Three young people have accused Boris Johnson of breaching his legal duty to take “practical and effective measures” to tackle climate change.
At the High Court in London, Adetotal Onamade (24), Jerry Amokwandoh (22) and Marina Tricks (20), argued that the government was breaching their rights to life and family life under the Human Rights Act.
The hearing, supported by the environmental charity Plan B Earth, was an application to allow the case to be argued in full. Judgement was reserved.
Tim Crosland, of Plan B Earth, said the “existential threat” of climate change was already causing loss of life and displacement of people at scale, damaging the mental health of young people and jeopardising the conditions which make the planet habitable.
“if we don’t look at this now, understand the issues now, it will be too late. There is everything to be lost if we don’t give these claimants the right to have their case heard in full.”
Mr Crosland said the three young people have family in Africa, the Caribbean and Latin America and had been exposed to “disproportionate and discriminatory impacts and risks” of climate change.
[the government’s] “failure to take practical and effective measures to address the climate crisis creates intolerable risks to the lives and family lives of all those within the jurisdiction, but has disproportionate and discriminatory impacts for many, including the younger generation, their children and grandchildren.”
He said the government had failed to take practical and effective measures to:
- align UK greenhouse gas emissions to a limit on temperature rise of 1.5C
- adapt to projected impacts of climate change
- align financial flows to the 1.5C limit
He also accused the government of failing to provide redress to people who had suffered loss and damage for climate change.
Adetola Onamade told the court that seeing the government breaking commitments under international law had a profound impact on her.
“Those breaches are directly impacting my own family and heritage communities, which an inextricable part of my own family life. My own mental health is bound up with the impact and experiences of my global family.
“People without that family may be able to blind themselves to what is happening in a way that is not possible when it’s your family or friends on the frontline or in these sacrificed zones, that have been engineered by the policies of countries such as the UK.”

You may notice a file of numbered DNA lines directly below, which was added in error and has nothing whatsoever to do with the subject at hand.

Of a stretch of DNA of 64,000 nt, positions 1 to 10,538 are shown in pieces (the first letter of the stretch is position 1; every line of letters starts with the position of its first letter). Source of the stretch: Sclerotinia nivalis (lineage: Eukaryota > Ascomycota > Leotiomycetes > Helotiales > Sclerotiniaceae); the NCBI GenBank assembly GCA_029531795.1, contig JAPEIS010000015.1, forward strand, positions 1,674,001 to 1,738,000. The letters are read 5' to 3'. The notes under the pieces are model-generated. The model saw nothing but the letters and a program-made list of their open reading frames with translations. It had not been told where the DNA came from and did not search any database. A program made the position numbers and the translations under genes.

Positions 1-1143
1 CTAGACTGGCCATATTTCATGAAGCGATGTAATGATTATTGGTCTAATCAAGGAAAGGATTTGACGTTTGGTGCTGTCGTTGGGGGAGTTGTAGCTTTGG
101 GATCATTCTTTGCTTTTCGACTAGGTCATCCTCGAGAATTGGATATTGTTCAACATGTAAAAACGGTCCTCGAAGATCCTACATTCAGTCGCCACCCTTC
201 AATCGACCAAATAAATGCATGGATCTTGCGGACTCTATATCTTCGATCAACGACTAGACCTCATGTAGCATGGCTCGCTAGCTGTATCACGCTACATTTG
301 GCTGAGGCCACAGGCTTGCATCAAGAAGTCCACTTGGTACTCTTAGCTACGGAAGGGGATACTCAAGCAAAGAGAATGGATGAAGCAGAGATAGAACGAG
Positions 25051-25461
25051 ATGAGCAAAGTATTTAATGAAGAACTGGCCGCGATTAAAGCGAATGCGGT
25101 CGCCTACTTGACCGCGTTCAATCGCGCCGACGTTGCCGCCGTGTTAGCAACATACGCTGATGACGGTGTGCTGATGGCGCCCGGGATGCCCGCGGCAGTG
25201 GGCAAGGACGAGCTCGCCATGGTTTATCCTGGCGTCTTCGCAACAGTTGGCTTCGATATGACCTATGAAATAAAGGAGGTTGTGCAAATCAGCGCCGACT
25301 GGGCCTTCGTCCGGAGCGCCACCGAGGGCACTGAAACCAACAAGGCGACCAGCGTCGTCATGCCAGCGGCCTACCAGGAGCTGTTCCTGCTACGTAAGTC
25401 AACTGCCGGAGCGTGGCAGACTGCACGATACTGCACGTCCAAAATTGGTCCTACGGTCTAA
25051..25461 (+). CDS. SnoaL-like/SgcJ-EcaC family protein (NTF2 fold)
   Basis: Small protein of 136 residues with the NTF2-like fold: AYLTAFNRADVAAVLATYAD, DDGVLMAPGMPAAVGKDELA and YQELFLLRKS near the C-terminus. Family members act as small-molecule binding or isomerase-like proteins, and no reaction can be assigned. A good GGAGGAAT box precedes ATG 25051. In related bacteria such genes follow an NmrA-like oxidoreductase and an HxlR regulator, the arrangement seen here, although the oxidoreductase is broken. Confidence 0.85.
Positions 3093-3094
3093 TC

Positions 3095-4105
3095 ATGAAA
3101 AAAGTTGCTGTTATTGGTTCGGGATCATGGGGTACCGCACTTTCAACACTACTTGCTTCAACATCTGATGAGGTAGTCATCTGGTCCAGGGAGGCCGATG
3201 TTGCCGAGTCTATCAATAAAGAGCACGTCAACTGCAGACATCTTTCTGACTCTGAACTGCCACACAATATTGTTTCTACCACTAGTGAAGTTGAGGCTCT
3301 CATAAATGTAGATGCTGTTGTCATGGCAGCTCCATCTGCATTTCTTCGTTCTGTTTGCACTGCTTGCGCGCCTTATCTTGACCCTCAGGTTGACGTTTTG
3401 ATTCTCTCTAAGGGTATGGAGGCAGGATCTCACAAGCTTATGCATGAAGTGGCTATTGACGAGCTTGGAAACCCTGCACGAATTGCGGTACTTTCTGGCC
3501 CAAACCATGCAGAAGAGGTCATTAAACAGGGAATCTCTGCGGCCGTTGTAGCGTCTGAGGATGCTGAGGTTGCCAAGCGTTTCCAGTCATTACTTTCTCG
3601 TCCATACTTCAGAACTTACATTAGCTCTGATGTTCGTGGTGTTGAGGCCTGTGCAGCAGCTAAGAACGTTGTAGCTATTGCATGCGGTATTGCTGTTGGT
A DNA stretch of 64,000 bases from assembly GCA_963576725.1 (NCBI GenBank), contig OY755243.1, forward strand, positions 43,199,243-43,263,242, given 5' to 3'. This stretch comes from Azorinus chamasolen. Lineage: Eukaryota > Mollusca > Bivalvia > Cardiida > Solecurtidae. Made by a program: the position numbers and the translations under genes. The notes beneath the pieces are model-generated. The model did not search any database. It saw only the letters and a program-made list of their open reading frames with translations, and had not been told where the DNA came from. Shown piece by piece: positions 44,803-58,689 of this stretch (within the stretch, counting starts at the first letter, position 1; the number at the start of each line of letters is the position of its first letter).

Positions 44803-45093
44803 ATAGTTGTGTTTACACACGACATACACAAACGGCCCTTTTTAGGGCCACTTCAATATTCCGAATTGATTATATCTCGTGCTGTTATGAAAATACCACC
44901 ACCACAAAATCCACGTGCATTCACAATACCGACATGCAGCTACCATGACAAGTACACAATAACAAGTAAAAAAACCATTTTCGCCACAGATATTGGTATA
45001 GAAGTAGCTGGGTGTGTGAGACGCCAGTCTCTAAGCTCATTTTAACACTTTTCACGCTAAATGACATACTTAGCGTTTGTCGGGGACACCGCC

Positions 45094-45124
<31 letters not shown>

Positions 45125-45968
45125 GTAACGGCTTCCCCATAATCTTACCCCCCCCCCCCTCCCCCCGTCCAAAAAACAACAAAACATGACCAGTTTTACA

Fellow claimant, Jerry Amokwandoh, accused the government of discrimination by saying they had no family connections to the climate frontline. “It makes sense to hear this in full”, he said. The third claimant, Marina Tricks, was not in court.
Richard Honey, representing the prime minister, treasury and the business secretary, Kwasi Kwarteng, opposed a full hearing. He said there were “knock-out blows” that disqualified the case.
It was wrong to say there was no legislative framework designed to address climate change, he said. A lot had changed in recent months, with the publication of new strategies and programmes:
“The UK’s Net Zero Strategy is arguably the world’s most comprehensive plan to reach Net Zero, and the Climate Change Act provides a rigorous framework for monitoring progress.
“This is a credible package that reflects the scale and breadth of the challenge. It is a material step forward.”
Mr Honey said the Paris Agreement imposed no obligation on individual states to implement its goals in any particular way. The court had no power to decide whether the UK was acting in breach of the Paris Agreement.
“It is, in my submission, not credible to argue that the UK government policies on climate change are directly effecting the lives of individuals in south London in 2021. Any risks are too remote for them to be victims today.”
“The evidence does not show that UK government climate policy on climate change creates a threat to the claimants right to life and does not show it is directly or seriously effecting the claimant’s health.”
Mr Justice Bourne reserved judgement in the case. He said he would give his ruling on whether the case would go to a full hearing in a “reasonable time” but would not predict how long it would take.